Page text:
Chongqing Library / Perkins Eastman

Architects: Perkins Eastman
Location: Chongqing,
Project Year: 2007
Building Type: Public Assembly
Construction Area: 50,000 sqm
Budget: US $38.6M
Photographs: © ZhiHui Gu


For the largest city in China, comprising 30 million inhabitants and more than 3,000 years of history, a new library had to be much more than just a collection of books. Chongqing, often called “mountain city” for its majestic natural features and geography, realized this early on in its plan to develop a world-class library.

Perkins Eastman’s design for the new Chongqing Library, a stunning 540,000 sf urban complex, evolved from a central idea of expressing the freedom and importance of knowledge. Conceived as a cultural and civic icon, the library goes beyond the notion that a library is simply a repository for books-incorporating a concert hall, gallery space, conference facilities, restaurant, and a hotel for visiting scholars.

The building is sheathed almost entirely in , providing transparency for the functions inside and reinforcing the notion that knowledge and ideas must be shared. The design team developed a dot pattern for the to mitigate heat gain and glare, and text comprising quotes from famous scholars throughout history is layered over the pattern. From world leaders including Chairman mao Tse-Tung and president Theodore roosevelt to renowned philosophers including Socrates and Confucius, the inscribed text idealizes the profound impact of life-long learning on individuals and society-the empowerment of ideas expressed through words.

second floor plan

The building is organized around a central courtyard form, which is a motif found throughout Chinese architectural tradition. This courtyard, however, is formed one level below the street and is an open-air landscaped forest, providing a green oasis in the middle of one of China’s fastest growing cities. While the courtyard can be seen by the public at street level, it is accessible only from the reading rooms-reserved for use by the library’s readers. Separating visitors from the court, a sculptural refecting pool gently cascades into the courtyard.

The merging of building, water, and forest is emblematic of the city, which is at the confuence of two major rivers that form forested hillsides surrounding the city. Both interior and exterior fnishes artfully reference the colors and textures of Chongqing, a blending of inside and outside, traditional and modern. native stone, representative of the older structures found in the region, plays a prominent role in the interior lobby, public spaces, courtyard, and the exterior walls. The Y columns in the courtyard level reading rooms are topped with curved tree-like canopies.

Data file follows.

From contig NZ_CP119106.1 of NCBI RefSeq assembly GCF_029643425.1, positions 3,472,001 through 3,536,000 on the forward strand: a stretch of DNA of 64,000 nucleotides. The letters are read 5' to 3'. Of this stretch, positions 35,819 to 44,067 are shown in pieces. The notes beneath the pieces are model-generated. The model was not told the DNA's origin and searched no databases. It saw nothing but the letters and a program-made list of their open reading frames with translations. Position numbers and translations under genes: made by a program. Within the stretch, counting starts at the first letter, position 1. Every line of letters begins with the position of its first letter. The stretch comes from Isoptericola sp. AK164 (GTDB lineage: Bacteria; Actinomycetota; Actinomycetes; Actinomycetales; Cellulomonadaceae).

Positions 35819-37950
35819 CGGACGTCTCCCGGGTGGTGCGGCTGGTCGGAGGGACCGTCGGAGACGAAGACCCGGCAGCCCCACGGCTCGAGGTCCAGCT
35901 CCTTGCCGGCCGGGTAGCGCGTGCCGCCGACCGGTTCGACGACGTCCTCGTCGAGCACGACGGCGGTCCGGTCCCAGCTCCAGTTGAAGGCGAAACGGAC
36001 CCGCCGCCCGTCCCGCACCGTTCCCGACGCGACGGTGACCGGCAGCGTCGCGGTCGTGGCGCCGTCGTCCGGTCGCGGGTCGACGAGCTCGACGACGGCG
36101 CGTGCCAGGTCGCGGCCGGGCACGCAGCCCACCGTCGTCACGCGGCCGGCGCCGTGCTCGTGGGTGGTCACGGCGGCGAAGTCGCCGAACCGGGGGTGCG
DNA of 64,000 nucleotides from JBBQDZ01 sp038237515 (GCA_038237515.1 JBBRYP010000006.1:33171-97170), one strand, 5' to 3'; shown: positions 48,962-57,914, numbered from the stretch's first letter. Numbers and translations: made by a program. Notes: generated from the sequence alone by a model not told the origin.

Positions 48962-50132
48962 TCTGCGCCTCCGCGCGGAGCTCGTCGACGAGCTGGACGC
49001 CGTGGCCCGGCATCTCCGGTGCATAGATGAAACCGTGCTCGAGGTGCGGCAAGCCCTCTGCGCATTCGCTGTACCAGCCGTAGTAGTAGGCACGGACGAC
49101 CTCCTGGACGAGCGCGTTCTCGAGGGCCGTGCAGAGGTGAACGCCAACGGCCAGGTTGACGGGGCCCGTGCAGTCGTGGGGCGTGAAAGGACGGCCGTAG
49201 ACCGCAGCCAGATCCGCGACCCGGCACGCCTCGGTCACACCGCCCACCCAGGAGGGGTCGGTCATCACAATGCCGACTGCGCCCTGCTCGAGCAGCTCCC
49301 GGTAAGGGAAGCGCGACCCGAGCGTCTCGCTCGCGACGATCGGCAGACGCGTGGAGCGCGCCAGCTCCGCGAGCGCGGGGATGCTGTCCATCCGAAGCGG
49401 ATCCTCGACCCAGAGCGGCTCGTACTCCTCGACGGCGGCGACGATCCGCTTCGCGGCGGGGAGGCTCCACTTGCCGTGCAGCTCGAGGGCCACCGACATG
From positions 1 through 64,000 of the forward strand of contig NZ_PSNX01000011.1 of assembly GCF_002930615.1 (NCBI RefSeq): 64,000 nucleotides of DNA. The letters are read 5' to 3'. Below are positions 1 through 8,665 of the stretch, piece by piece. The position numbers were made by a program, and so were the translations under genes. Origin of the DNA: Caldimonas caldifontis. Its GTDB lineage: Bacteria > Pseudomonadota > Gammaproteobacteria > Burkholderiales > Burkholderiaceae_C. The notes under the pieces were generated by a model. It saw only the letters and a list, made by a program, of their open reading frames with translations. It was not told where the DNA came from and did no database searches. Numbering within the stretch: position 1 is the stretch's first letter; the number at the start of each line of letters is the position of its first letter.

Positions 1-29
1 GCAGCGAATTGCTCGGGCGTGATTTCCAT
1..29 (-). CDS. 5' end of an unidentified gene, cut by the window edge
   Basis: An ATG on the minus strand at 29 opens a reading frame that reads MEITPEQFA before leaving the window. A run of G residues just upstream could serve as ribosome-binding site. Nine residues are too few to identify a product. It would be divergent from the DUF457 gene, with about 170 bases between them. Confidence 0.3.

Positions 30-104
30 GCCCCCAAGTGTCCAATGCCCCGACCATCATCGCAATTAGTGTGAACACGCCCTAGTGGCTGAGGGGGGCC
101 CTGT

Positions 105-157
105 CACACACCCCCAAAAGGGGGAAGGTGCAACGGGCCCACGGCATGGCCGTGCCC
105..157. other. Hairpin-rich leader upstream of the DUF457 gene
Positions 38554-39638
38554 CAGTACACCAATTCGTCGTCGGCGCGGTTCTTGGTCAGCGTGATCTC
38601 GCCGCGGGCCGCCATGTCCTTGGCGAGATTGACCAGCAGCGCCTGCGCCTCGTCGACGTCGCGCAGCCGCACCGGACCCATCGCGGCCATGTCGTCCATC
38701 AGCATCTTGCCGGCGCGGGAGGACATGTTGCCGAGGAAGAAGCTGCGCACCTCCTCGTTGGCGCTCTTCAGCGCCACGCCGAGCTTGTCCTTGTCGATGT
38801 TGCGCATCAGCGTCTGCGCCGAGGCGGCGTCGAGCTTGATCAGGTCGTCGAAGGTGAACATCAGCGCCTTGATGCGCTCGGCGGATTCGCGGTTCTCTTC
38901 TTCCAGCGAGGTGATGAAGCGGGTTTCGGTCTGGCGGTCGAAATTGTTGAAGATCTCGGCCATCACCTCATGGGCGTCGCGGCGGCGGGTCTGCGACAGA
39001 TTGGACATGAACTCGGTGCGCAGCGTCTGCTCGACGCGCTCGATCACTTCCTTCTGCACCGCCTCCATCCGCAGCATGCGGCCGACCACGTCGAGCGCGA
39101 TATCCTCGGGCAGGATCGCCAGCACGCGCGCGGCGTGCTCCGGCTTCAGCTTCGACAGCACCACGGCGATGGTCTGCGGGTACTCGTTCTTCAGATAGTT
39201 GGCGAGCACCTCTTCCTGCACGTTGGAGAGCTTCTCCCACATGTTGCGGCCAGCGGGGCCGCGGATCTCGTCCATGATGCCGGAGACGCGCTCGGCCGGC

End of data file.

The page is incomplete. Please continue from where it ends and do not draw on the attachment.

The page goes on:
Cite: "Chongqing Library / Perkins Eastman" 02 Jan 2009. ArchDaily. Accessed 23 Jul 2014. <http://www.archdaily.com/?p=11052>

11 comments

  1. Thumb up Thumb down 0

    Those Y columns are very striking, as is the pond. Honestly, one of the strangest things about this building to me is the massive amount of recessed lights in some of the photos. Maybe it’s appropriate, but it feels like quite a lot. The idea of a library with so much natural light it extremely appealing, conservation issues aside.

    http://www.contemporaryartdaily.com

  2. Thumb up Thumb down 0

    from wikipedia: Chongqing’s summers are among the hottest in China. The temperature can be as high as 43°C, with an average high of 35°C in August. by this, we could say, the massive explosure of glasses in this project is less-energy saving. In addition, air-pollution in the city of Chongqing is very serious, so, this huge scale building might need more consideration of how to be environmental friendly.

    another hand, since Chongqing is the “foggy city” in China(in spring and winter days), aboundant natural lights is in much need. Also from the plans, itlooks like all of glassy panels are facing north, I hope to see more feedbacks from the users.

  3. Thumb up Thumb down 0

    …can’t comment on the context / site considerations above…but otherwise, wow, what a lovely project. Great mix of materials, really wonderfully balanced. Awesome.

  4. Thumb up Thumb down 0

    a library feels like a suburban shopping mall? could you explain what is the really awesome part about the project? I agree comment from xing, all these glass walls donnot get along with the local weather from the perspective of energy saving. you might call it “eye-striking” (well, not even)? but certainly not heart-striking! seems to me all such moves are just for image, however soulless….

  5. Thumb up Thumb down 0

    Wow, I don’t know what malls you’re shopping at. The ones near me sure don’t look anything like this. Maybe it’s the glass curtain walls you find soulless? I’ve never been to Chongquing, so I can’t speak to the context or site considerations, environmental issues, but there’s some pretty sophisticated play in the arrangement of the glass volumes. What’s a soulful or eye-striking example of a municipal scale library? I’m curious.

  6. Thumb up Thumb down 0

    If it’s a suburban mall, then it’s a very classy one. The Y columns are subtly dramatic.. I would criticse the treatment of the exterior, all those acres of glazing gives the outer appearance a generic blandness.

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